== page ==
We must understand the sigma of a process is merely an equivalent unilateral figure-of-merit. As such, it is always regarded (and reported) as a short-term measure of capability. The metric can be directly computed when continuous data is at hand, or it can be statistically synthesized from discrete data. In the latter context, a reported sigma is only analogous to the Z statistic. In other instances, the sigma metric can be made to represent the normalized capability of several critical-to-quality characteristics (CTQs). To better facilitate our understanding, consider the following example.

For the first scenario, we will postulate a single random normal CTQ with a symmetrical bilateral performance specification. Respectively, we compute Z.usl.st = (USL – T) / S.st = +3.5 and Z.lsl.st = (LSL – T ) / S.st = -3.5. Of course, each Z must be transformed into a tail-area probability (by way of a table or Excel macros). Doing so reveals that p(Z.usl.st) = 1 – normsdist(Z.usl.st) = 1 – normsdist(+3.5) = 1 – .99976733 = .00023267. On the other end, we compute p(Z.lsl.st) = normsdist(Z.lsl.st) = normsdist(-3.5) =.00023267.

Combining both probabilities exposes the total probability of defect. Doing so reveals 00023267 + .00023267 = .00046535. Given this, the short-term first-time yield was presented as Y.ft.st = 1 – .00046535 = .99953465. With this as a backdrop, the equivalent unilateral capability was given as Z.bench = Z.st = normsinv(Y.ft.st) = normsinv(.99953465) = 3.31071537. In rounded form, we accept the quantity 3.31 Sigma. Consequently, the equivalent long-term unilateral capability can be approximated as Z.lt = Z.st – 1.50 = 3.31 – 1.50 = 1.81. Translated, this is equivalent to DPMO = 35,148.

Let us now postulate a second application scenario. Suppose we examined a certain discrete CTQ and discovered the long-term defect rate to be DPMO = 4,200. Converting this quality metric to an equivalent long-term first-time yield discloses the approximation Y.ft.lt = 1- (DPMO / 10^6) = 1- (4,200 / 10^6) = 1 – .00420 = .99580. Of course, such a long-term first-time yield can be statistically converted to an “equivalent” long-term unilateral standard normal deviate. So doing provides the quantity Z.lt = normsinv(1 – Y.ft.lt) = normsinv(.99580) = 2.63626982, or 2.64 in rounded form. Since no short-term information or data were available, the instantaneous (short-term) capability was approximated as Z.bench = Z.st = Z.lt + 1.5 = 2.64 + 1.50 = 4.14. Thus, we assert the process has an inherent capability of 4.14 Sigma.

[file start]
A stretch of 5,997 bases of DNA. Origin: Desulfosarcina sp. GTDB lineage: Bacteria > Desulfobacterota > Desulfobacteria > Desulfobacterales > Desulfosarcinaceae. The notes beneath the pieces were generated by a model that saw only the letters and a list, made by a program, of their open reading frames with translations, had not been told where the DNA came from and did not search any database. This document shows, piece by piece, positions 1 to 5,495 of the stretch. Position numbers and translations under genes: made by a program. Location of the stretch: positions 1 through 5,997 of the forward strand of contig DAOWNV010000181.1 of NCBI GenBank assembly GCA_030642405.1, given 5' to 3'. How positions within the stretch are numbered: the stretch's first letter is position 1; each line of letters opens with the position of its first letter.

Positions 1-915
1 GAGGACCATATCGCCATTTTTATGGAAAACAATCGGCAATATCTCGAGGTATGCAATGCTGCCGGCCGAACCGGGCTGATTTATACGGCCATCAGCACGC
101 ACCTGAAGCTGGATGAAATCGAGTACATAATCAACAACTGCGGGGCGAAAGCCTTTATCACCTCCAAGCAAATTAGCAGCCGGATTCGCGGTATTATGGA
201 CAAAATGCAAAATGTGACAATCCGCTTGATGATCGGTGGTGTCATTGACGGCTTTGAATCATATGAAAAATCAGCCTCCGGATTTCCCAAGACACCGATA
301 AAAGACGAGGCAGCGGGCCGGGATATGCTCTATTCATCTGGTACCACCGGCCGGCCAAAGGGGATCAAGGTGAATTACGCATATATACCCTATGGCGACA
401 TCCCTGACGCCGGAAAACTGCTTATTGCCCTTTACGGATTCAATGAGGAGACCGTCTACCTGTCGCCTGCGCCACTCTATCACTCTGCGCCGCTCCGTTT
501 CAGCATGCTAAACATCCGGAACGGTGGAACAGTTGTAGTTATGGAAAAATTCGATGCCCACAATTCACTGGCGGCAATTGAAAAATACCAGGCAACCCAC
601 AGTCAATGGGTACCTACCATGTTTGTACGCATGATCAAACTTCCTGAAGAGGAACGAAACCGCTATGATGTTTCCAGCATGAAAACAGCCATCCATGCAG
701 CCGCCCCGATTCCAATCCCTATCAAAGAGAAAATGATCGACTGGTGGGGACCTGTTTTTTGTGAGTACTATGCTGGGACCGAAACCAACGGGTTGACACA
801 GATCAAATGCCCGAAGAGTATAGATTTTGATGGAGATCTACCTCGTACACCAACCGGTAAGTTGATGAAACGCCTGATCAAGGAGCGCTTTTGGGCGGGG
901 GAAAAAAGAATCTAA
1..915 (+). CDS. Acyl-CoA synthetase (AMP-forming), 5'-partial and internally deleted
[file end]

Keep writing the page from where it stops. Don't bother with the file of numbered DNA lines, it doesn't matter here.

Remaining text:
Pooling the two scenarios, we must convert the respective sigmas into first-time yield values. For the first scenario, we have Y.ft.st.1 = .99953465. For the second scenario, we observe Y.ft.st.2 = .99998234. The short-term rolled-throughput yield would then be computed as Y.rt.st = Y.ft.st.1 * Y.ft.st.2 = .99953465 * .99998234 = .99951700. The normalized yield would be given as Y.norm = Y.rt.st^(1/K) = .99951700^(1/2) = .99975847.

Converting Y.norm to an equivalent unilateral short-term Z value reveals Z.norm.st = 3.49, meaning that the overall sigma of the process should be reported as 3.49. The normalized long-term unilateral capability was approximated as Z.norm.lt = Z.norm.st – 1.50 = 3.49 – 1.50 = 1.99. Interestingly, such a level of capability translates to a quality level of DPMO = 23,293. Thus, we are able to merge heterogeneous metrics for the purpose of quality reporting.